I’m thrilled to have been quoted in the Winter Guide issue of Portland Monthly Magazine! Contributor Sofia Voltin did a piece on brides who wore non-traditional wedding dresses:
This was the first Christmas for Wayne and I as a married couple, so for the weeks leading up to it we talked about what we will do to create lasting traditions. Tradition is such a comforting word in an uncertain world, isn’t it? Yet things didn’t happen as we had hoped. The cold I had from last week continues to steal my voice and morphed into a nasty cough, the kind that leaves my ribs aching, so I’ve been consuming lots of cough syrup, lozenges and medicinal teas. Because of that we obviously needed to forgo a Christmas Eve service, something we really had been looking forward to doing, especially after missing church on Sunday. Yet things turned out in ways we couldn’t have anticipated.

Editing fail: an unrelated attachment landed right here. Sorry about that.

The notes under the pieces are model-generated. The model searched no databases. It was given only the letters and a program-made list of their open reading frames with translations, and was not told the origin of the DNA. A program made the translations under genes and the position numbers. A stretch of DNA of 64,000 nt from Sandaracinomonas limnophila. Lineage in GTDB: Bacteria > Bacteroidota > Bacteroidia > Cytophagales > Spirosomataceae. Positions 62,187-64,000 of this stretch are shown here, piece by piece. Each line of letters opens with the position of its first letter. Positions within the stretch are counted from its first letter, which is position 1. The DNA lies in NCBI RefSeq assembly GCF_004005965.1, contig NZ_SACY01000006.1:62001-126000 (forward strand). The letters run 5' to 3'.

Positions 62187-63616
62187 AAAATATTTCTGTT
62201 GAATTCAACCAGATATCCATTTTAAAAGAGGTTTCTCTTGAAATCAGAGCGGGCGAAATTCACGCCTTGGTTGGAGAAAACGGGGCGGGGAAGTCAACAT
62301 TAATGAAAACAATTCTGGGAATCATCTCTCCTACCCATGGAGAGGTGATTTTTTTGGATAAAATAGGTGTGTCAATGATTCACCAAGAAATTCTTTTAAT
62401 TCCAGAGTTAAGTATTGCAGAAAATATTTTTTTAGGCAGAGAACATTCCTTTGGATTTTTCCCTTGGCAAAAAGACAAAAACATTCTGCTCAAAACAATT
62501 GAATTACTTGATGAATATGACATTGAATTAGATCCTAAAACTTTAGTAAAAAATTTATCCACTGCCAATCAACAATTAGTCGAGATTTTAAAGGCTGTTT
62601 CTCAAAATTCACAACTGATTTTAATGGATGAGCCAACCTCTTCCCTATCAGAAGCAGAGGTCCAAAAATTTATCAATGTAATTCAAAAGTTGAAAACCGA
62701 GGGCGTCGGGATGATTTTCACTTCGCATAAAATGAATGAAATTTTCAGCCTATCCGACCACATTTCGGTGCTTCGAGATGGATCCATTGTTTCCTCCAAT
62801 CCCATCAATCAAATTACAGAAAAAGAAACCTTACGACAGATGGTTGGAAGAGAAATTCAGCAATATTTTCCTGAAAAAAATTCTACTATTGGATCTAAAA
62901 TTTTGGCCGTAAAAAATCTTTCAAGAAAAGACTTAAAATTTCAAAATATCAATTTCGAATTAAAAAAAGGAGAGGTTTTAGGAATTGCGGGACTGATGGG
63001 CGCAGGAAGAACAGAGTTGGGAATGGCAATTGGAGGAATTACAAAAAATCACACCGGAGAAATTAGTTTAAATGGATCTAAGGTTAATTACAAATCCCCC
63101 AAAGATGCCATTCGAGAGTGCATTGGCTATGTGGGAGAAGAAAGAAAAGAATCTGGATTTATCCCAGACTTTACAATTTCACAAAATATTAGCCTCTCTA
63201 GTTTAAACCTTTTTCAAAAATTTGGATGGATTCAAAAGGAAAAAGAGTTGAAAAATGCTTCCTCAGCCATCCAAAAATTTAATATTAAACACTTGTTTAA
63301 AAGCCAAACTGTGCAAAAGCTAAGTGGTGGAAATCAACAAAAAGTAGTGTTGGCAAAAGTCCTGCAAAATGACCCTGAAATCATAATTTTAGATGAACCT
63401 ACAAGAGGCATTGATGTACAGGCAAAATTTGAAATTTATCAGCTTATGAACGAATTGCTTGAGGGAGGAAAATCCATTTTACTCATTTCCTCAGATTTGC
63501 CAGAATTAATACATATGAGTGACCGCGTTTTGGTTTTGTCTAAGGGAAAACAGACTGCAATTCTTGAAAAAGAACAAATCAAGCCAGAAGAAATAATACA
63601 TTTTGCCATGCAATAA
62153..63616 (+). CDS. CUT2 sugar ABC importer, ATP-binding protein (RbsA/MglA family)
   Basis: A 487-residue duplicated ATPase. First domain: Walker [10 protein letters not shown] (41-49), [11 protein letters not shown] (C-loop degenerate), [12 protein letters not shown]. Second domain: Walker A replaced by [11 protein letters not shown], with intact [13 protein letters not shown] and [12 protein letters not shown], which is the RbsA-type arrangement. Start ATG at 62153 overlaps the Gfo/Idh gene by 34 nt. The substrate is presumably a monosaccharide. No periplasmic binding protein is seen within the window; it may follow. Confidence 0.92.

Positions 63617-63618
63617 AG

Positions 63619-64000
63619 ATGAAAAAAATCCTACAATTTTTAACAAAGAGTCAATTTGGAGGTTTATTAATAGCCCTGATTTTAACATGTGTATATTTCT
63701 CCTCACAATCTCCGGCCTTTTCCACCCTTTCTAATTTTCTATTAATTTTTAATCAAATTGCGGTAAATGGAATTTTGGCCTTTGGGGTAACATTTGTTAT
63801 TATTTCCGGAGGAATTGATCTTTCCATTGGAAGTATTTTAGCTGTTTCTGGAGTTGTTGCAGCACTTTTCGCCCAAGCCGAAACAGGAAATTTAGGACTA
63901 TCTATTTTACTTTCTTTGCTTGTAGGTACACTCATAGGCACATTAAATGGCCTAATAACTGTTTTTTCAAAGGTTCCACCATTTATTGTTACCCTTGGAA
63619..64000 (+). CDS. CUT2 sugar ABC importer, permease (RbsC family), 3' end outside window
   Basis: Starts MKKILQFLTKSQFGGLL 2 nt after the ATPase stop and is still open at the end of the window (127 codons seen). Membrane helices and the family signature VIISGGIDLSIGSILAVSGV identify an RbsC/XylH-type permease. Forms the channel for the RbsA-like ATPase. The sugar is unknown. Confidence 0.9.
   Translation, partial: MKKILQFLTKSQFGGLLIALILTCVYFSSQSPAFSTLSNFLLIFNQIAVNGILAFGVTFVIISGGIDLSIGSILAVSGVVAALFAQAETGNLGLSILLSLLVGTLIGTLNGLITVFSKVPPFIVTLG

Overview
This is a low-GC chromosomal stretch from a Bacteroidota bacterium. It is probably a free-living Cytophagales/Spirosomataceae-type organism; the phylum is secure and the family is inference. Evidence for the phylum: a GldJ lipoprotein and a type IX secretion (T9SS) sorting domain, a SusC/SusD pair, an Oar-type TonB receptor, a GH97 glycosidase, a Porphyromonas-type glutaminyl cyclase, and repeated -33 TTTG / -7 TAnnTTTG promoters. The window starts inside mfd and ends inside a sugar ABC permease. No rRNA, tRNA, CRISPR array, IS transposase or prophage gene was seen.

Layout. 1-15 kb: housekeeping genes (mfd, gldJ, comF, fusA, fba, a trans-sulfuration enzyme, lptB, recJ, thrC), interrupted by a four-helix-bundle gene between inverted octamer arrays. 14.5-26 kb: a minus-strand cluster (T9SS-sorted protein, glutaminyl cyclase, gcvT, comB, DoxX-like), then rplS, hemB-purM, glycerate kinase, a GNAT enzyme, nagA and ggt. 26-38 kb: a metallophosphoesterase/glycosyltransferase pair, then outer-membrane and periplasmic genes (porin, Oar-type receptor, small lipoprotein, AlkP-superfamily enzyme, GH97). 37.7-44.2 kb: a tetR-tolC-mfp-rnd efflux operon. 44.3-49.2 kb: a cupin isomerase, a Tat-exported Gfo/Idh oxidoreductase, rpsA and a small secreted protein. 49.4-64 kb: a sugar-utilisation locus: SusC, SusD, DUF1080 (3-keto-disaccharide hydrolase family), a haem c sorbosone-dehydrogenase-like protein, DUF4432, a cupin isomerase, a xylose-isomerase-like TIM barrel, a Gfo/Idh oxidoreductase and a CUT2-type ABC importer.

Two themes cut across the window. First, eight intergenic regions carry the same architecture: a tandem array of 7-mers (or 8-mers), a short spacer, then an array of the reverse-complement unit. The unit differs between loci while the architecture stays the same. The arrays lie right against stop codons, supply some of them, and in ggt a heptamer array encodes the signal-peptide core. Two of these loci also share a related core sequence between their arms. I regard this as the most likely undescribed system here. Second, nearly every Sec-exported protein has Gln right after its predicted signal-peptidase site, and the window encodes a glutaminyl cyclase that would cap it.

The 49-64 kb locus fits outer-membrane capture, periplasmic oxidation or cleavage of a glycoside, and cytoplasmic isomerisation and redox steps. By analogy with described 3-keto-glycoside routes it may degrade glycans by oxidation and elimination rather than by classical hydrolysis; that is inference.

That bad cold I mentioned yesterday has now also given me laryngitis. I was so sad that we had to miss church this morning! This is my favorite time of year and because I’m sick I can’t be a part of some important-to-me social opportunities. However, I’m attempting to reframe this in a positive light: In the past when I’ve visited Sister Aline at the Marine Joseph Spiritual Center in Biddeford Pool there have been occasions when there was a silent retreat in progress. Participants wore a little sign the size of a name tag explaining that they are not speaking. So isn’t this great news, that I now have a Christmas silent retreat happening in my home!! (Not so silent sigh). I’m communicating with Wayne via a writing pad and fake sign language I’m making up as I go along.